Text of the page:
The hemmer foot is the tool for even, narrow rolled hems. I can recommend the hemmer foot – sometimes called rolled hem presser foot – especially for seams on lightweight fabrics.
I used the hemmer foot a lot during my apprenticeship: yards and yards of bridal gown seams were done with this foot. It was indispensable for all the chiffon layers that needed to be hemmed. The foot provided a fast and neat way to hem a lot of material without much fuss. It’s not only for garment sewing, though. This foot works well for home decor projects, too.
Today, I’m sharing all the tips for the hemmer foot I gathered during my apprentice years.
Hemming with the hemmer foot
The foot will produce a rolled hem on the side of the fabric that’s facing upwards – so you’ll need to lay your fabric wrong side up so the hem won’t be visible on the right side.
When the edge of the fabric gets fed through the spiral part of the hemmer foot, it will be folded over twice. The open edge of the fabric won’t be visible because of this, and your fabric has no chance of fraying. The folded hem will then be secured by a seam.
You don’t have to do much besides working the pedal and having a watchful eye that everything goes smoothly.
I recommend practicing using the hemmer foot before jumping right with the hem you want to do. Raise the foot and feed the edge of your fabric through the spiral by hand, wrong side up. This way, you’ll understand how the components of the foot works and how it produces the folded/rolled hem.
Hemmer Foot: Start To Sew
In my experience, the hemmer foot works best on continuous seams where you don’t have a start and finishing point, like a dress where you can sew all the way around and come right back to where you started.
Be careful with corners: They are especially tricky with this foot; avoid them, if possible.
If you want to sew a length of hem that isn’t continuous, make your life easier by having a long thread at the end of the hem that will help you feed the fabric through the spiral of the foot. You can do this by sewing a few stitches with the machine and leaving the threads long (don’t trim them close to the fabric); or, you can use a hand sewing needle and place the thread manually.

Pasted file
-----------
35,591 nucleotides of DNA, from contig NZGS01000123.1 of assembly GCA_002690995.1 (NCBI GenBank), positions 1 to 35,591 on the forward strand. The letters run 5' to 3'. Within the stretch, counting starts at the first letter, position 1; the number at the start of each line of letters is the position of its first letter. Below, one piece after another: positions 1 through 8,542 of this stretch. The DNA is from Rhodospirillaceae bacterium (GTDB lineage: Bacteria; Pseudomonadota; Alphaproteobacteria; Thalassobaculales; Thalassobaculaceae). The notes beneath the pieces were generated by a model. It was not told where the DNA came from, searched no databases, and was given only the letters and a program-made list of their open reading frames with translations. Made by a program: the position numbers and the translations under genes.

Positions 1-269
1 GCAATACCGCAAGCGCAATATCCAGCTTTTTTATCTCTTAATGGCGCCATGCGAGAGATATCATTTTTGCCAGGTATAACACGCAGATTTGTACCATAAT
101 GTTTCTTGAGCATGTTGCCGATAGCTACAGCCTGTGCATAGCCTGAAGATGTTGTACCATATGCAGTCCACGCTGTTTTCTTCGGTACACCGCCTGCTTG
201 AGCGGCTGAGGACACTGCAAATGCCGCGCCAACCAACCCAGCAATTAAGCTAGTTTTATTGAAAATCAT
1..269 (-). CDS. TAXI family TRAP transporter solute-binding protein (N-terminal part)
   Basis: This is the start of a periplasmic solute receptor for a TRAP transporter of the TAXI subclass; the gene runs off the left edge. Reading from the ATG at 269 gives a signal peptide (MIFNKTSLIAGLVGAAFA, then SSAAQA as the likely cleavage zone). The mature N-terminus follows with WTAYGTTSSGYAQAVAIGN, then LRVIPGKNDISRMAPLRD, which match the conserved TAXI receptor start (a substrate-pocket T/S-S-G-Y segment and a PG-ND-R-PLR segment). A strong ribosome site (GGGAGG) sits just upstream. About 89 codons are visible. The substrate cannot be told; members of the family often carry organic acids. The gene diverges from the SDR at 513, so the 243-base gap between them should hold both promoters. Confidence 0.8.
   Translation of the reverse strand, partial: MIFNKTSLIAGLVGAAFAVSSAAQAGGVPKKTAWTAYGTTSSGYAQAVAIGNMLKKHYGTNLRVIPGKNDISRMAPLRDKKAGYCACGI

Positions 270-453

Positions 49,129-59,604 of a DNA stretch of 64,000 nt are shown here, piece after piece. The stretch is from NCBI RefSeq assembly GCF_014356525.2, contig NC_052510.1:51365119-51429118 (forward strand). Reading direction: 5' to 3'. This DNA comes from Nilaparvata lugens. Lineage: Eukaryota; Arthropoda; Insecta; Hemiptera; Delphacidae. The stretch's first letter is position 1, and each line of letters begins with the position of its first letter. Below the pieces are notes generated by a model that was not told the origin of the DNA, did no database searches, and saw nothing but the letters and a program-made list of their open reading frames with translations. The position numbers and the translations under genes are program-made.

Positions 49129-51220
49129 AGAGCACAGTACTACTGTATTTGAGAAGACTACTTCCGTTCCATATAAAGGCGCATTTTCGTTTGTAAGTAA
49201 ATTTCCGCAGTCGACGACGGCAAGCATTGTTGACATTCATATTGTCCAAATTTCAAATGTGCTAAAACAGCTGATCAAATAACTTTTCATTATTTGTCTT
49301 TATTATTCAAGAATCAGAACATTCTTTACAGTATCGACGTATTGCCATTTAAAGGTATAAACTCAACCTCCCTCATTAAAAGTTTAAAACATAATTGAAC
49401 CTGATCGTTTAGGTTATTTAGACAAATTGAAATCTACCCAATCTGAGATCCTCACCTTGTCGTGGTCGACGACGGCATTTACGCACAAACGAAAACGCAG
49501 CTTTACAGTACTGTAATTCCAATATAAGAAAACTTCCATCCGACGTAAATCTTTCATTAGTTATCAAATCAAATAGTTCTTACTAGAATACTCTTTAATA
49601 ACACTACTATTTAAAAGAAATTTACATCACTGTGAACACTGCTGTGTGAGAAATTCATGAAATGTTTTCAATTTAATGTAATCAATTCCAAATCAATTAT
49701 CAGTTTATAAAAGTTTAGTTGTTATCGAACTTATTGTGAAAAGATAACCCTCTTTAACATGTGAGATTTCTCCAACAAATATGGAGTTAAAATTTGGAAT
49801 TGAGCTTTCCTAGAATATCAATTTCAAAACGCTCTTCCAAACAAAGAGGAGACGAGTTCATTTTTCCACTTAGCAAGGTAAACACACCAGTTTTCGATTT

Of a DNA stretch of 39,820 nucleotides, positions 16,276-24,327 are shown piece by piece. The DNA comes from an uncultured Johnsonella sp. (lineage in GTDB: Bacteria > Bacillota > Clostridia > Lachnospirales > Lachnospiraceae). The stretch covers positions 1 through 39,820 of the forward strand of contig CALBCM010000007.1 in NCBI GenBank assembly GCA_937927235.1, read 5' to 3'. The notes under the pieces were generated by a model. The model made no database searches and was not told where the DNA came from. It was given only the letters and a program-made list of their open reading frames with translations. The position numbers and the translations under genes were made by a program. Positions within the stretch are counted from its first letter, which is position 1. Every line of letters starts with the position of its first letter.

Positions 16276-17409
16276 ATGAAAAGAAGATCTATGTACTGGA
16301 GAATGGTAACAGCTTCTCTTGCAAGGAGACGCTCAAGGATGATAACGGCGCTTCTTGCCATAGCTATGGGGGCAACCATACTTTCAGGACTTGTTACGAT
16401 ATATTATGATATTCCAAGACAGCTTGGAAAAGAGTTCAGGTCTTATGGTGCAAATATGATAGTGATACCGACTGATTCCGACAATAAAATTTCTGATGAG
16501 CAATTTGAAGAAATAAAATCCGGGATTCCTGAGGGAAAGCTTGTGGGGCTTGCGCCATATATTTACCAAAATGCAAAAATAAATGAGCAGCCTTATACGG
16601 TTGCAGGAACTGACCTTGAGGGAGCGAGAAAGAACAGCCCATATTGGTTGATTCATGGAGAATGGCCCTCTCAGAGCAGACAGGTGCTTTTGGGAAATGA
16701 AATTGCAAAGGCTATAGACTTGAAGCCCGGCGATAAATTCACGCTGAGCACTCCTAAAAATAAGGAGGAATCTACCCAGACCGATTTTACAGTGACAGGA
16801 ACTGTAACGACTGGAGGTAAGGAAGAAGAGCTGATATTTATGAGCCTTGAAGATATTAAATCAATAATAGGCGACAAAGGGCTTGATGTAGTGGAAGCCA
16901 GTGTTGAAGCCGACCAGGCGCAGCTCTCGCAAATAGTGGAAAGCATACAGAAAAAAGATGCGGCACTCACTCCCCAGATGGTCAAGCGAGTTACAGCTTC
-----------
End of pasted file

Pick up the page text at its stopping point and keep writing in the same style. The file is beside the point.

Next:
Sometimes, the fabric doesn’t get folded over twice at the very start of the hem. In my experience, the hemmer foot needs a little help in the beginning, otherwise your fabric might get folded over just once – not what we’re after, because the raw edge will be visible this way and the fabric can still fray.
At the position where I want to start hemming, I manually fold over the edge once, about 0.5 cm. I found it sufficient to finger-press this fold. Feed this folded edge through the hemmer foot and you will see that the start will be perfect. In the picture below you can see my finger-pressed hem and that the hem comes out neatly folded over after feeding it through the foot.
After the first few centimeters, the fabric will get fed through the hemmer foot correctly all by itself.
I like to give the fabric a little “guidance” so it gets fed through the foot correctly. I like to hold the edge of the fabric that I’m hemming slightly to the left; This way, it is directed towards the first “arm” of the spiral and will get pulled right in.
If you are hemming a continuous hem, you’ll want your start- and end point to connect. When you’re a few centimeters away from the starting point, stop sewing, with the needle still placed inside the fabric. This is important; you want the fabric to stay in place.
Lift the presser foot up and remove the fabric from the spiral so it lays under the foot. The remaining few centimeters of hem should be folded twice already, if not, tuck them in using a pin. Then, lower the foot, and secure the last centimeters by sewing over them, like you would with a normal presser foot. Secure the seams when you reached the starting point.